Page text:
13. *vulgarity*. Chanticleer had hesitated, was planning, maybe he just wasn't paying attention. You couldn't blame the kid, he wasn't supposed to be the brains of the outfit. *vulgarity*. And now they were both on the ground, Chanticleer deafened and feeling his broken bones, a scent reaching his nose that smelled disgustingly like a meal in a plastic bucket. He couldn't see anyone else through the smoke and fire--damn, he hoped they made it. The kid was on his side, bleeding way too much, at least not exploded, but...dead, unconscious, just in horrible pain, Chanticleer couldn't tell. He tried to send a telepathic message, but couldn't get up the concentration. *vulgarity*. The kid didn't deserve to die like this, not due to the cock's own mistakes. Then again, maybe it was mother*vulgarity*ing ironic fate that got them here, that all Chanticleer's partners would die like this. For one ludicrous second, he thought it was Jeanne, standing just where the flames and debris parted like an avenging angel, probably to see him and finally give him what he deserved. Then he blinked, the features congealed and changed, and... He had a chance. He and the kid had a chance. A piss-poor one, but that was worlds above what they had just had. He'd take anything right now. Chanticleer filled his lungs--great, one's collapsed, that's just what I need--and screamed the bounty hunter's name. "You murderous bastard! St. Etienne! Marie's Cathedral! I saved your ass, now I'm calling it in!" He thrust an index feather towards James. "Get us out of here! Now!" With that, the cock collapsed, his remaining strength gone. It was all up to the hunter now, and Chanticleer did not like those odds.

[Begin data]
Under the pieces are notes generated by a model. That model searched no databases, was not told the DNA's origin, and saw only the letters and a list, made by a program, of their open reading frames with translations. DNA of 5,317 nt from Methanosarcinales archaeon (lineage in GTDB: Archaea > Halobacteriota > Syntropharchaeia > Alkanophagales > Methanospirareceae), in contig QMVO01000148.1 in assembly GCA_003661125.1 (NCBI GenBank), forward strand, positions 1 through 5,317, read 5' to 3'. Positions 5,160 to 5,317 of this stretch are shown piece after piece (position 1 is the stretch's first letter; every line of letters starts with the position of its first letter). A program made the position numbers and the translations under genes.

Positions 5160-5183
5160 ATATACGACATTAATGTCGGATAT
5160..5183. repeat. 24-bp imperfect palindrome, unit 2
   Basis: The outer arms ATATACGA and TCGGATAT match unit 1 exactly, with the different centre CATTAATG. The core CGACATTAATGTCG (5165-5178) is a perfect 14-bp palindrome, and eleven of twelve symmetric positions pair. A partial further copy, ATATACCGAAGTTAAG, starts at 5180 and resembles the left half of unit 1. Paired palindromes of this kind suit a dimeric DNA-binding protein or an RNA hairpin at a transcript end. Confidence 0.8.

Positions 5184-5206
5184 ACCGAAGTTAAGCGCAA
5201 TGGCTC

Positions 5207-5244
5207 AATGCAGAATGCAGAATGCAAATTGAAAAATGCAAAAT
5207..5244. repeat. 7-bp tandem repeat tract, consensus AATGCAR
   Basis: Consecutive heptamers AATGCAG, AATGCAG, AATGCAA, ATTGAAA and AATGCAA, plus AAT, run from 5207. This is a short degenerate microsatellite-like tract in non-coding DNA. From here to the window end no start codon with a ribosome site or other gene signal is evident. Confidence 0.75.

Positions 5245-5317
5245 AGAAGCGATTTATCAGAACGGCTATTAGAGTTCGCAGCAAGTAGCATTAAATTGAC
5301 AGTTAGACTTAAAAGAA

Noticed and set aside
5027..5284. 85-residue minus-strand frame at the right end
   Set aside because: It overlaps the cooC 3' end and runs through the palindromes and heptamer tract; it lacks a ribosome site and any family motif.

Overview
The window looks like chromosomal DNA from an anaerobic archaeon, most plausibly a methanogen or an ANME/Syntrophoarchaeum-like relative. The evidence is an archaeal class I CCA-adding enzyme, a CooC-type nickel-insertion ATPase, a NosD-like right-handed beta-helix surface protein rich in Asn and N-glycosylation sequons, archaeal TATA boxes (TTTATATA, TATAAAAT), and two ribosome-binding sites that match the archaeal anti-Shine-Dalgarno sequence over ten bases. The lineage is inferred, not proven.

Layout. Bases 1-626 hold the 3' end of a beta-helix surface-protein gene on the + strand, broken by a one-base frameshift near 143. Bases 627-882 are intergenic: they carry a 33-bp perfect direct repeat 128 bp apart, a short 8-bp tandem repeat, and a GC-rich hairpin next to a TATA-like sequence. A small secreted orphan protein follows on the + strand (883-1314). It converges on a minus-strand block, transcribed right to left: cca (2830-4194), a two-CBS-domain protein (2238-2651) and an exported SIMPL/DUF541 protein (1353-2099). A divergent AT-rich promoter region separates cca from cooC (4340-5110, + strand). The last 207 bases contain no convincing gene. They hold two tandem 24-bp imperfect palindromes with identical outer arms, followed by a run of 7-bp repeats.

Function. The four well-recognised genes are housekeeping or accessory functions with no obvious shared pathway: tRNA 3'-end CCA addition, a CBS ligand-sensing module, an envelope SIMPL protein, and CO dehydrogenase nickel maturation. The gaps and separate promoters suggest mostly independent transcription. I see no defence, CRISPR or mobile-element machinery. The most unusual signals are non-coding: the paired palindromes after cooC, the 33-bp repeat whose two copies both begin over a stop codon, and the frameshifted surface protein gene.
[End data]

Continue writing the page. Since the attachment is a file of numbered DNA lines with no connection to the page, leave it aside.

14. Die grinned as they headed towards Room D, raising her right hand. "I'm scarier than anything that could be on the loose," she lied.
  15. Die blinked. Then blinked a second time. And a third. Why in the world was Thorn a cat? She shook her head. There were a number of messed up possibilities here, but she decided to just roll with it. For now. "Alright. Sarah, right? Where is she?" Die pocketed the eye again. "And maybe we'll run into Becki on the way, ask her if she lost something."
  16. The scene that had played itself with Vanguard and Zach played itself again, minus the Mammoth. Die collided with Ryan, he only falling over because of his intent to keep the cat perched on his shoulder from hitting the ground. Odd, Die had thought Patty's shtick was the animals. Die might have blushed if she were a shier girl. "Sorry. Ryan, right? So, did you win?" She didn't wait for an answer for her meaningless small talk, and missed Jake's anxious expression. She removed the eye from a cleverly-concealed pouch and asked, "Y'have any idea what this is?"
  17. Die watched the Frat-Man hurry out, grateful she wouldn't have to fake pleasantries with the man. She looked in the sink again, ran a finger around the drain just in case-- And saw the small sphere Mitch had left behind, without a word of explanation. It appeared to be a single emerald eye. She picked it up and...well, it certainly wasn't glass or plastic. The question was whether it belonged in someone's skull, or if it was merely a practical joke. Die pocketed the ocular orb, and left to find someone more useful. From the sound of it, Finn and Axel would be around somewhere...
  18. I think Halo is a pretty cool guy. eh kills aleins and doesn't afraid of anything.